A line of people in neutral-colored businesswear sits front of a concrete wall. From left to right, the people are a young bearded man in a wheelchair looking down at his smartphone, a young woman in high heels, an older short-haired woman in a gray pantsuit, a young man in jeans, a young woman with her legs crossed, and a young man in glasses. Everyone in the line is looking down at a smartphone, a binder, or an electronic tablet, except for the woman with her legs crossed, who is looking at the man in glasses next to her.
Asking the same set of questions to all of your job candidates allows you to evaluate potential employees with one standard set of criteria. — Getty Images/skynesher

The hiring process is full of unconscious bias that affects decision outcomes. Our brains are quick to assess and rate candidates based on our perceptions. Indeed, research published in Nature said humans tend to "underestimate how prone they are to error in inferring people's intentions, skills, and mental states during interaction[s]."

Undoubtedly, you've gone with a gut feeling when making a business decision. That's not to say that you shouldn't listen to your intuition, more that it's important to balance these feelings with data and standardized methods when comparing job candidates. Here are five ways to assess job applicants and make better hiring decisions.

Use structured interviewing techniques

Structured interviewing involves asking all job candidates for a position the same questions, allowing you to compare and rank applicants objectively. This method can use a predetermined order for further standardization. According to McGill University research, "structured interviews are much more effective at accurately predicting a candidate's job performance."

Standardized questions should focus on factors that directly impact job success, such as hard and soft skills. SCORE offers a downloadable job interview worksheet to help you develop a list of questions to ensure consistency in your approach.

[Read more: 5 Important Interview Questions Every Business Should Ask]

Create an interview scoring sheet

Evaluation forms and scorecards help you take a uniform approach to comparing job candidates. They're also useful for tracking scores across multiple interviews and interviewees. These can be simple or complex, but all should refer to clear, objective criteria. Typically, assessment tools list the questions, and you can circle or fill in the box for the rating. The forms also have space for notes.

In addition, you can add more subjective ratings if the position requires it. According to Harvard Business School, if the "likeability factor" affects employee success and matters to your organization, "give it a direct score as part of the interview process so that it can be rated alongside other skills."

Customize a free template to use for hiring. Fit Small Business rounded up eight free interview templates for Microsoft Excel, Google Sheets, Microsoft Word, and PDF. Also, the Society for Human Resource Management (SHRM) has a candidate evaluation form you can cut and paste or download as a Microsoft Word document.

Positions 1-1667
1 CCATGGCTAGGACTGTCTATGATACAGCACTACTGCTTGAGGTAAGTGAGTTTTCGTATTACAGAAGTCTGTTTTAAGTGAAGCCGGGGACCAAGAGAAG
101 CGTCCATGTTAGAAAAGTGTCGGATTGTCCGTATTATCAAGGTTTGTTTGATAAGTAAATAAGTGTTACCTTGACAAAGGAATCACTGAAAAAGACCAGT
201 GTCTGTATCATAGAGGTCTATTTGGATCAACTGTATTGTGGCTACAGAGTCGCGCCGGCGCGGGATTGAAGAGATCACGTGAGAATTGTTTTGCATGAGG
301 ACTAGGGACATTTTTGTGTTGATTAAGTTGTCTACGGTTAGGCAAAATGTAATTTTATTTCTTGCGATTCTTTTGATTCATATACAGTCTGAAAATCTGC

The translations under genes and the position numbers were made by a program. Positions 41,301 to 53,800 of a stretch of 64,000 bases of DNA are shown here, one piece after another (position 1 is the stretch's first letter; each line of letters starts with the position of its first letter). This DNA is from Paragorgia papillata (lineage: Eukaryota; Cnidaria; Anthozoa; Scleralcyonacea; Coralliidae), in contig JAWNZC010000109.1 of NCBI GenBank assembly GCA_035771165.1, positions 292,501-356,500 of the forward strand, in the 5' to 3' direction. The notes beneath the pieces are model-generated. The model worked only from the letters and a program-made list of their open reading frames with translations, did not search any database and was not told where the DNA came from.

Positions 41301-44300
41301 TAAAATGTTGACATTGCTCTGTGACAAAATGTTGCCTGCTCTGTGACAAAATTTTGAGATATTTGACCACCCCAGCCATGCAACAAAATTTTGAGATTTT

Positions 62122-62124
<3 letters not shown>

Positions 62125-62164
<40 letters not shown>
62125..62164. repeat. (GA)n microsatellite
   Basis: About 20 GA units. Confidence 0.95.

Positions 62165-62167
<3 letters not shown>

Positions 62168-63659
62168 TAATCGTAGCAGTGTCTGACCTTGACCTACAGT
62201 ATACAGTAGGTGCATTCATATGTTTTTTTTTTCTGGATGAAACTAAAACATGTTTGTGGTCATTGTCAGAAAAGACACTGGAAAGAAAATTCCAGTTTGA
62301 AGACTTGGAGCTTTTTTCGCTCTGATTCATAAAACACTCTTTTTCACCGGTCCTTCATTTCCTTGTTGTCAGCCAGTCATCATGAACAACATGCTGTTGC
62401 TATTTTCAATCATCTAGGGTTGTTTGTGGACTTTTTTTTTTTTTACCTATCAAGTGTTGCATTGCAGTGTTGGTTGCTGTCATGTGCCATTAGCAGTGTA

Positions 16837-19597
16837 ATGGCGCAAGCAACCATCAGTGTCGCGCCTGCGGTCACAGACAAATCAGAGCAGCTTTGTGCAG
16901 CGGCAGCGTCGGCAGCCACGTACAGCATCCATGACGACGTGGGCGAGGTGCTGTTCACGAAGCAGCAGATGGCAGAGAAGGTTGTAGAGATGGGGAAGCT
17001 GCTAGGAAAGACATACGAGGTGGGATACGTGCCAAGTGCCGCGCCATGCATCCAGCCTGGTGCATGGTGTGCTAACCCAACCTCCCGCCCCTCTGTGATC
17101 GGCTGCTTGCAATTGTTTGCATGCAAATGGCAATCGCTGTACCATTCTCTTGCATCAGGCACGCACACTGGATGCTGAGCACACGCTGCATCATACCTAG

According to HireVue, "over a third (38%) of hiring teams report continuing to make hiring decisions based on gut instinct. Another third (31%) hire based on personal connections."

Request a skills test or work sample

According to HireVue, "over a third (38%) of hiring teams report continuing to make hiring decisions based on gut instinct. Another third (31%) hire based on personal connections." Neither of these methods provide total objectivity or support workforce diversity goals. Work sample tests allow you to assess job candidates' work side-by-side without bias. These mimic the tasks required for the role and indicate future performance.

A personality quiz also helps test for soft skills and traits like stress tolerance, reliability, and risk aversion. However, Harvard Business Review said, "personality tests are most effective when combined with other measures with higher predictive validity, such as integrity or cognitive ability."

[Read more: 8 Personality Tests to Help You Hire the Best Candidate]

Take a team approach to interviews and post-meeting evaluations

People in a workplace have different perspectives, and it can be advantageous to involve more than one person in the interviewing and evaluation process. Group interviews with preplanned questions spread objective analysis among team members and reduce the effects of bias or first impressions.

Alternatively, you may conduct two or more interviews to assess job candidates and review scorecards or evaluation forms together afterward. Use a formal evaluation form, so everyone is on the same page during interviews and when providing feedback about the candidate to the group.

Train interviewers to compare job candidates objectively

It can be hard to stay objective, and many small businesses simply don't have vast resources to spend on technologies and third-party assistance. But you can improve your approach through education. Training enhances your hiring process by reducing bias and legal risks.

Consider virtual training programs, such as:

  • Cornell University: Effective Hiring and Interviewing.
  • Udemy: Interview Training: Ask Better Questions, Hire Better People.
  • LinkedIn: Hiring and interviewing courses.

CO— aims to bring you inspiration from leading respected experts. However, before making any business decision, you should consult a professional who can advise you based on your individual situation.

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